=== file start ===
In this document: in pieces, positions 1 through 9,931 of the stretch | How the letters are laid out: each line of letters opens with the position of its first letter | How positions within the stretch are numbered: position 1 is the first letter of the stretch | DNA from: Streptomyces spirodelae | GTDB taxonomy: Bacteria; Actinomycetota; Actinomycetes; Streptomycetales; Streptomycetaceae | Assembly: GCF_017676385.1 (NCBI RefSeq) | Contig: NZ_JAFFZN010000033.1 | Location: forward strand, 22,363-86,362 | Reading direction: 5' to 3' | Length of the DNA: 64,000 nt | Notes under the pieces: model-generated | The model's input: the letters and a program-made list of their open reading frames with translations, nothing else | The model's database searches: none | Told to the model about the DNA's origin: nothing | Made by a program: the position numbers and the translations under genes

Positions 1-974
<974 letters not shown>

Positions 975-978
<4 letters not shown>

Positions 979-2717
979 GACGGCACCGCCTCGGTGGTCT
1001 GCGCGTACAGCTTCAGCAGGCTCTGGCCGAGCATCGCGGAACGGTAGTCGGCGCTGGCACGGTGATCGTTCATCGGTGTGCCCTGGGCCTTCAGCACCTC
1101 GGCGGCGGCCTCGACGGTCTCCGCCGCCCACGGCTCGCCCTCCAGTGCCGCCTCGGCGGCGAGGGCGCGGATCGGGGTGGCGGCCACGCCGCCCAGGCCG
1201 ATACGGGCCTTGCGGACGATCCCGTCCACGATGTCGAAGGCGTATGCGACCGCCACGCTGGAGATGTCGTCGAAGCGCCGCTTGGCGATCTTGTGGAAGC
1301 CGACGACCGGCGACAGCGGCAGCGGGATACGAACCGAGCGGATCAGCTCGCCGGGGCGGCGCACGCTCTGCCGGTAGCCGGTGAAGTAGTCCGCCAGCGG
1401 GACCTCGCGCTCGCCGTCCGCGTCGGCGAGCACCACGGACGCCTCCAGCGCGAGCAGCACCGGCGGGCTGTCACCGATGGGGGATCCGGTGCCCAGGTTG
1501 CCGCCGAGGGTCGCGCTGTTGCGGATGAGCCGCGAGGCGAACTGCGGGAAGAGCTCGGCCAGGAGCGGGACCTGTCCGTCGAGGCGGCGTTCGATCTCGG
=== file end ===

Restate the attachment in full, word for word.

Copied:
In this document: in pieces, positions 1 through 9,931 of the stretch | How the letters are laid out: each line of letters opens with the position of its first letter | How positions within the stretch are numbered: position 1 is the first letter of the stretch | DNA from: Streptomyces spirodelae | GTDB taxonomy: Bacteria; Actinomycetota; Actinomycetes; Streptomycetales; Streptomycetaceae | Assembly: GCF_017676385.1 (NCBI RefSeq) | Contig: NZ_JAFFZN010000033.1 | Location: forward strand, 22,363-86,362 | Reading direction: 5' to 3' | Length of the DNA: 64,000 nt | Notes under the pieces: model-generated | The model's input: the letters and a program-made list of their open reading frames with translations, nothing else | The model's database searches: none | Told to the model about the DNA's origin: nothing | Made by a program: the position numbers and the translations under genes

Positions 1-974
<974 letters not shown>

Positions 975-978
<4 letters not shown>

Positions 979-2717
979 GACGGCACCGCCTCGGTGGTCT
1001 GCGCGTACAGCTTCAGCAGGCTCTGGCCGAGCATCGCGGAACGGTAGTCGGCGCTGGCACGGTGATCGTTCATCGGTGTGCCCTGGGCCTTCAGCACCTC
1101 GGCGGCGGCCTCGACGGTCTCCGCCGCCCACGGCTCGCCCTCCAGTGCCGCCTCGGCGGCGAGGGCGCGGATCGGGGTGGCGGCCACGCCGCCCAGGCCG
1201 ATACGGGCCTTGCGGACGATCCCGTCCACGATGTCGAAGGCGTATGCGACCGCCACGCTGGAGATGTCGTCGAAGCGCCGCTTGGCGATCTTGTGGAAGC
1301 CGACGACCGGCGACAGCGGCAGCGGGATACGAACCGAGCGGATCAGCTCGCCGGGGCGGCGCACGCTCTGCCGGTAGCCGGTGAAGTAGTCCGCCAGCGG
1401 GACCTCGCGCTCGCCGTCCGCGTCGGCGAGCACCACGGACGCCTCCAGCGCGAGCAGCACCGGCGGGCTGTCACCGATGGGGGATCCGGTGCCCAGGTTG
1501 CCGCCGAGGGTCGCGCTGTTGCGGATGAGCCGCGAGGCGAACTGCGGGAAGAGCTCGGCCAGGAGCGGGACCTGTCCGTCGAGGCGGCGTTCGATCTCGG